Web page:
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February 18 at 8:15am

The New Model Of Indie Film Finance, v2011.1 Domestic Value & Funding

By Ted Hope

This was once going to be a single post.  Today is part three.  There will be at least two more to come.  I started it here. And then yesterday we tried to determine the factors for accessing foreign value.  Today, let’s look stateside.

Until the double whammy of Toronto 2010 & Sundance 2011, it looked like the US acquistion market for feature content had fully collapsed.  No reasonable P&L would have shown more than a modest six figures for US acquisitions.  Hybrid & DIY models have not been developed yet to consistently deliver returns in excess of this amount (or even at these figures).  Perhaps this is now changing, but it would still be foolish for any filmmaker or investor to expect this and we can’t budget for such expectation.

How many of the 7500 films produce in the US annually return 20% of their negative cost from US licenses?  Although it puts emerging filmmakers at a great disadvantage, I think the surest determining factor for predicting US acquisition potential is the filmmakers’ track record.  If you have found buyers previously, you are well suited to find them again — and even still exceeding that 20% is the exception and not the rule.

When the US market was depressed, I often had sales agents & finance experts challenge me with the claim that the market wasn’t down; it was just that there were no good films.  People like to think that good films sell for good prices.  If 7000 American films can raise money to fund their works and no films are selling, what are those investors thinking when they fork over their cash?  They can’t be thinking that are actually helping their children or nephews and nieces when they give them money only to recognize their failure?  They must be thinking that they are making good films, and all 7000 can not be 100% wrong.

Clearly we are at a point in US film culture where the infrastructure is not serving either the investors, the creators, or the audiences.  Good films are getting made but not being delivered to their audience.  Last year I went to a film investor conference. Several other producers were invited and we all asked to pitch projects.  None of us left with funding, but the investors said to me that I was the only one that addressed how we would deal with the reality of not just getting our film to market, but bringing it to the ultimate end-users — the audience.  As artists build communities around their projects in advance of actual production, they are developing a plan to give domestic value to their films.  It is hard to imagine that any artist will be able to do enough pre-orders to predict 20% of negative costs from the USA — unless they are working on microbudgets — but taking a step forward is still a better plan than surrender to the unknown.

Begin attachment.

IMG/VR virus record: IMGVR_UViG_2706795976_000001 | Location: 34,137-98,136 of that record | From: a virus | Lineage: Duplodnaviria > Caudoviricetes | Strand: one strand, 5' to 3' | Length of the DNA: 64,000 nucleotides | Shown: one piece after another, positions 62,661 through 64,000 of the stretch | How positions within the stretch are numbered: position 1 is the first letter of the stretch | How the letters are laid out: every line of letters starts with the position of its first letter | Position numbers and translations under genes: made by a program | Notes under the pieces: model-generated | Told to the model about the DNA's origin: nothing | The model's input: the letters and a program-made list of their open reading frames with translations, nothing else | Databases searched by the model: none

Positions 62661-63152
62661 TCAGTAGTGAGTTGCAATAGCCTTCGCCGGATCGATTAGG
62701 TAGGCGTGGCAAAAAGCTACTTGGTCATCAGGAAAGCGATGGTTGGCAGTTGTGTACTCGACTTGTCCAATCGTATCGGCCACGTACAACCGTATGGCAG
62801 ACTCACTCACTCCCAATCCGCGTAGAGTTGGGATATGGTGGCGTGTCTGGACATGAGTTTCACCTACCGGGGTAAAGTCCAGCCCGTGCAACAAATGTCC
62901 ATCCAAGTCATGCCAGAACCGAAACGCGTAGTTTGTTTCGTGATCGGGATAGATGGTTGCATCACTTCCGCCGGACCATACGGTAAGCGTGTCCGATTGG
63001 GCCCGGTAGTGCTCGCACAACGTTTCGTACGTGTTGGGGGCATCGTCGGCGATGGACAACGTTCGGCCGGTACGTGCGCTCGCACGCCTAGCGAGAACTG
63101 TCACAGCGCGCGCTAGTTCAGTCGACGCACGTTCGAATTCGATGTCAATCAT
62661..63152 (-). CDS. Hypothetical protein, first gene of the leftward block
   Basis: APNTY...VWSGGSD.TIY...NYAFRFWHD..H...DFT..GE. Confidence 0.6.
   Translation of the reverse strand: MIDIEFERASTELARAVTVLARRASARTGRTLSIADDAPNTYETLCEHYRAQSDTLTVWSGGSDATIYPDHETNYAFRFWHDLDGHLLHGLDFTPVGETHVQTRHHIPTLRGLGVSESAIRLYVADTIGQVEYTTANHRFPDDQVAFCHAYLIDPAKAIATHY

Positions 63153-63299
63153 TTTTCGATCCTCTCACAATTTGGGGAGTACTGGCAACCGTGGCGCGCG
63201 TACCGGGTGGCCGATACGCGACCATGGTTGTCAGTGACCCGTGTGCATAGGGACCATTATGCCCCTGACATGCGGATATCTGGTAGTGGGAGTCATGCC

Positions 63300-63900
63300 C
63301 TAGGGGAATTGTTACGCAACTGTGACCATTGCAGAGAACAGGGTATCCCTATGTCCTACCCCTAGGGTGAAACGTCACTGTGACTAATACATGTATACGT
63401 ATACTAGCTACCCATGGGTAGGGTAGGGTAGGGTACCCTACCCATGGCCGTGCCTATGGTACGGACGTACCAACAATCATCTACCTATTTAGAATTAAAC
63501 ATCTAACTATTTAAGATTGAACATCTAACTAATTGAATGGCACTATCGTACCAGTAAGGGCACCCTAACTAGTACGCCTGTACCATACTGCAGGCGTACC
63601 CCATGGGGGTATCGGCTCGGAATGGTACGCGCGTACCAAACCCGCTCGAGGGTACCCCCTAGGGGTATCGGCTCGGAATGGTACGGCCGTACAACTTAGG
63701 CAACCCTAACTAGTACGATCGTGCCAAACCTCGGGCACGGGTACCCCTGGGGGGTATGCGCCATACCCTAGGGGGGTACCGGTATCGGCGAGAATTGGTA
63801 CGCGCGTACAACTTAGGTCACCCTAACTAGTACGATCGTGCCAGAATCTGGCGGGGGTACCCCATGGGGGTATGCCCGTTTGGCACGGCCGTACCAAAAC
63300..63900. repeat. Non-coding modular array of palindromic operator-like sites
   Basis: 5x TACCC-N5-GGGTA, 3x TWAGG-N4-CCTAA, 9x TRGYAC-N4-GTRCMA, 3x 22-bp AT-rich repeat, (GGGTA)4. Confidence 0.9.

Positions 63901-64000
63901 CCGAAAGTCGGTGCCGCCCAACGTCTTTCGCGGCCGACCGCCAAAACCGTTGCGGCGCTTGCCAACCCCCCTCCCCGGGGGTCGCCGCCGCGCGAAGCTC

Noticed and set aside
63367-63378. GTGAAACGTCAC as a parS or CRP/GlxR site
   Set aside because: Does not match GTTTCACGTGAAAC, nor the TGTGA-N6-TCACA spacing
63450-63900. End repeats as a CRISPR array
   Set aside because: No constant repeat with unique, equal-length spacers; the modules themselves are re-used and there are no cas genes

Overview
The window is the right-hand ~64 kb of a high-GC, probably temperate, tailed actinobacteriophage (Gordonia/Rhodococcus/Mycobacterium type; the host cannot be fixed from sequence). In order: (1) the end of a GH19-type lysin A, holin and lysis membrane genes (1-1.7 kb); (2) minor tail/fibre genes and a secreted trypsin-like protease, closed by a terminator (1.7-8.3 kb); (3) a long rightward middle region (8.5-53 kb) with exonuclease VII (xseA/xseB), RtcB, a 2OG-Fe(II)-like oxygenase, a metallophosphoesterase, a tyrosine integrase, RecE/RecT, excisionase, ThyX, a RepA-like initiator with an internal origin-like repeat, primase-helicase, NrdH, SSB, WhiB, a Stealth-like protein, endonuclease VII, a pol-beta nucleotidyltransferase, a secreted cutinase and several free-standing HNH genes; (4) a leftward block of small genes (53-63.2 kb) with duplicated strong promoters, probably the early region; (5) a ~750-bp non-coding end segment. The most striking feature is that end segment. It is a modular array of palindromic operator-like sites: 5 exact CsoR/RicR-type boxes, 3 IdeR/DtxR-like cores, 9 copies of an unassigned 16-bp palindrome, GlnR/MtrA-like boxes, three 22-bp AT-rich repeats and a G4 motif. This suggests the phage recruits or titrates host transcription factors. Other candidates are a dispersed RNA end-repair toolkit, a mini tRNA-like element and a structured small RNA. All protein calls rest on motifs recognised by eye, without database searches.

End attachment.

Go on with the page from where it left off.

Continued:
So where are we now in the process of getting your films funded?  If you’ve gotten your foreign sales estimates, and you can somehow reasonably anticipate a 20% of Negative Cost US Acquisition License, you are in great shape.  That is, you are in great shape if you have foolish investors.  The wise ones will still be wondering about how they cover sales fees, sales expenses, and the opportunity costs on the money.  Those numbers are still routinely ignored in many business plans for indie film I find.  If you are working with semi-literate investors, you will still be scrambling to find another 25% or so of your negative costs.

How will you fund your film if you can not predict full recoupment from the combined US & foreign licenses?  Fortunately, if your film is set in America, you can pull in some tax credit relief.  Otherwise, I hope you carry a foreign passport, and qualify for foreign subsidies.  If you plan on cash flowing any of this soft money, don’t forget to discount them and budget for the additional legal expense.  From personal experience, I find it hard to justify the costs of cash flowing soft money on the type of budgets we are talking about  – but that’s good news.  In the NMOIFFv2011.1 you are wise to treat this soft money as revenue towards the project so that such aforementioned costs will be covered.

If you are fortunate enough to have all of these rare qualities (foreign value, US acquisition potential, strong team with a track record, soft money qualifications, and cash flow partners) inherent to your project, you probably are still wondering where’s the upside.  How do we get to profit?

I think we now have a subject for tomorrow’s post.  Stay tuned.

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  1. Michael Walker / Feb 18 at 8:15am

    What's the budgets you are talking about? Sounds like 2-10 Million? Do you consider microbudget under 500K, or is it more like 20K?

  2. Razcunningham / Feb 18 at 8:15am